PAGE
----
Sisco model# GA-125 or Petesplug model# 520

    Or, ask your installer to get one for you -- he might have it in stock.

    good luck,

    Looby
  13. docjenser

    docjenser Active Member

    May be you misunderstood. My point for heat extraction was that the numbers indicate that the system runs very efficient wether you have a pressurized or non-pressurized system, actually above factory specs. Since waterfurnace commented that with lesser loop pressure you loose efficiency, I was doubting that this was the case and questioning why.
  14. urthbuoy

    urthbuoy Active Member

    Loop Pressurization

    Loop pressurization is to ensure air has been removed and to prevent pump cavitation on the suction side of the pump.

    I've never been an expert on pump cavitation as it can get pretty complex. Most pump manufacturers report desired minimum pressures (required head pressures). Cavitation can take place at some relatively high pressures in some cases.

    If in doubt, look up the head pressure requirements for your circulating pumps and see if they are adequate.
  15. WF_Inc

    WF_Inc Member

    geome,

    In WaterFurnace training courses we teach that the heat of extraction/rejection should be calculated during startup and service.
  16. WF_Inc

    WF_Inc Member

    docjenser,

    We apologize for not specifying in our original post that the numbers provided were for a pressurized closed loop system. Non-pressurized systems are a little different. When using a non-pressurized flow center in a closed loop system, the minimum water pressure required by the circulating pump is maintained by a column of water in the cylinder above the pump. Pressures that we refer to are suggested operating pressures. Pumps used in these applications, only need 3psi or greater to function normally. Our concern is that the pressure does not drop below the minimum 3psi.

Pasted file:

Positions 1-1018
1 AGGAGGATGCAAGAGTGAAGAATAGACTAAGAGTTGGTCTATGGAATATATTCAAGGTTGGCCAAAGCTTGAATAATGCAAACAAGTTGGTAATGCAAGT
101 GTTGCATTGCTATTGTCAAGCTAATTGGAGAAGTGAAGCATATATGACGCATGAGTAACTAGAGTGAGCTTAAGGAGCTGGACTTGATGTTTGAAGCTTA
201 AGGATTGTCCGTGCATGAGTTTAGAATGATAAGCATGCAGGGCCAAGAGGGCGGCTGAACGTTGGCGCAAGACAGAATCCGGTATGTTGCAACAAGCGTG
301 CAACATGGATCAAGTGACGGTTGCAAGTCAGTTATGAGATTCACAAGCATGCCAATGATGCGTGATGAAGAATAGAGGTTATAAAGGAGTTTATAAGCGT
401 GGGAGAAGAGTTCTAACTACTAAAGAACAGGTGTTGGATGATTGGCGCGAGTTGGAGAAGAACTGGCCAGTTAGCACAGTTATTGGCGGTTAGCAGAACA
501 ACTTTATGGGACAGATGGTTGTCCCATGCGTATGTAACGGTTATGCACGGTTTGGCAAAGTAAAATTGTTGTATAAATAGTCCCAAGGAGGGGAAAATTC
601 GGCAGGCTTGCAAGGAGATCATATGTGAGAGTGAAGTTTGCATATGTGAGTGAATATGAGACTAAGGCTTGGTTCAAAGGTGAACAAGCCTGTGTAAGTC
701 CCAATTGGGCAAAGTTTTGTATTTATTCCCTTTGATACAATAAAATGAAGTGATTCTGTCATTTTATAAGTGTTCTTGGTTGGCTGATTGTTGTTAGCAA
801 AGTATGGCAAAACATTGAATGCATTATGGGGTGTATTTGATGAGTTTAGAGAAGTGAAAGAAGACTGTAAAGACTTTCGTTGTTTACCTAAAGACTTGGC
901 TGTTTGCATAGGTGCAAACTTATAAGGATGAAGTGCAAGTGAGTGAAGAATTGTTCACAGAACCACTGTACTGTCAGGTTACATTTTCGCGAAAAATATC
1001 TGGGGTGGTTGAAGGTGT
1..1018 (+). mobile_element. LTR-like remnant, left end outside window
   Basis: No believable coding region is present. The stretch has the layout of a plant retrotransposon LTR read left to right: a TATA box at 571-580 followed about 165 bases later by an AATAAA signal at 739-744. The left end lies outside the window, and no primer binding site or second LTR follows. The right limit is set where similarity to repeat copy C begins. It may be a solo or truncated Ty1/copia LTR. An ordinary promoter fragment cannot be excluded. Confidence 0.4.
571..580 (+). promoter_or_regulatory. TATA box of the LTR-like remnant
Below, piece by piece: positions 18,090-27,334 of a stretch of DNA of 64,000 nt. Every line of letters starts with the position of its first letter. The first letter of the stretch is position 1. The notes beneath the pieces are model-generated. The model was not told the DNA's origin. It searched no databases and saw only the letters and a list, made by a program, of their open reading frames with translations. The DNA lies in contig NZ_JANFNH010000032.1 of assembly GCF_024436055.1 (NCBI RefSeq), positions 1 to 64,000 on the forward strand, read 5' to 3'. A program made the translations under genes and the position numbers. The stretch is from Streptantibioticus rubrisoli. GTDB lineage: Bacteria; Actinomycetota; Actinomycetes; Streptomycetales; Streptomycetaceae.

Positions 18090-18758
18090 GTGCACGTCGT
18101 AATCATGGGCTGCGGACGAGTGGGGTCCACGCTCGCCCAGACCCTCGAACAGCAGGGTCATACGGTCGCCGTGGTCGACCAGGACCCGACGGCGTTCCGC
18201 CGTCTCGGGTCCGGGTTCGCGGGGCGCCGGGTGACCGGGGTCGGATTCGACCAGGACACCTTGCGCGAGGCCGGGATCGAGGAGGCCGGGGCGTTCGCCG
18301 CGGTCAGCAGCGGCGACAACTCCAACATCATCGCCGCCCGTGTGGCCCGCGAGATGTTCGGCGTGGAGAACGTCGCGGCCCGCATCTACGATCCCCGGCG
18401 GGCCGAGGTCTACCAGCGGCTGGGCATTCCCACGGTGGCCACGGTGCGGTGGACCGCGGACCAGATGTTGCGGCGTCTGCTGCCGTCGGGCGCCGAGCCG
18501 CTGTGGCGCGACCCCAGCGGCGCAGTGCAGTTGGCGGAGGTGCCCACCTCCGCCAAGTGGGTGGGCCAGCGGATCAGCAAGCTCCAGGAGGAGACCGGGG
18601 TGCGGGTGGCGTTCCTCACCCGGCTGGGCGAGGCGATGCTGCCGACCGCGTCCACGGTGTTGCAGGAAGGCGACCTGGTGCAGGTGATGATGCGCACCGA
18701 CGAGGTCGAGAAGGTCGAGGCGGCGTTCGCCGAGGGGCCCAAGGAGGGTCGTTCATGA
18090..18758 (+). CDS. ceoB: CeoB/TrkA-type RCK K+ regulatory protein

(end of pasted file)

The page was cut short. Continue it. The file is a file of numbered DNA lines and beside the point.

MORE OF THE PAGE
17. geome

    geome Member

    Looby & WF, thank you again for your replies.
  18. docjenser

    docjenser Active Member

    Thanks for your reply.
    I understood that you meant pressurized systems, however you made a comment that you loose efficiency with lower pressure, which I questioned.
    As long as you do not suffocate the pump, which would reduce flow, efficiency should not be affected. I used the non-pressurized systems as an example. Grundfos 26-99 are used for both pressurized and non-pressurized systems, it would be new for me that they differ.
  19. Looby

    Looby Member

    I agree. I don't see how a heat pump could possibly know/care about
    the static pressure of the brine. GPM is GPM; delta-T is delta-T; and
    static pressure has no effect on heat capacity.

    As long as the loop circ pump isn't cavitating, I see no mechanism
    by which the static pressure of the brine could affect heat extraction,
    pumping losses, compressor load, or any other aspect of efficiency.
  20. WF_Inc

    WF_Inc Member

    docjenser,

    You are correct. The efficiency loss and will occur when the pressure is below 3psi. At these pressures we are concerned with air getting in the pump and causing cavitation, which then could result in pump failure. Pressure will change as the temperature changes. Our goal is to have enough pressure on the loop that it can go through the seasonal temperature changes and still maintain a positive pressure.

Share This Page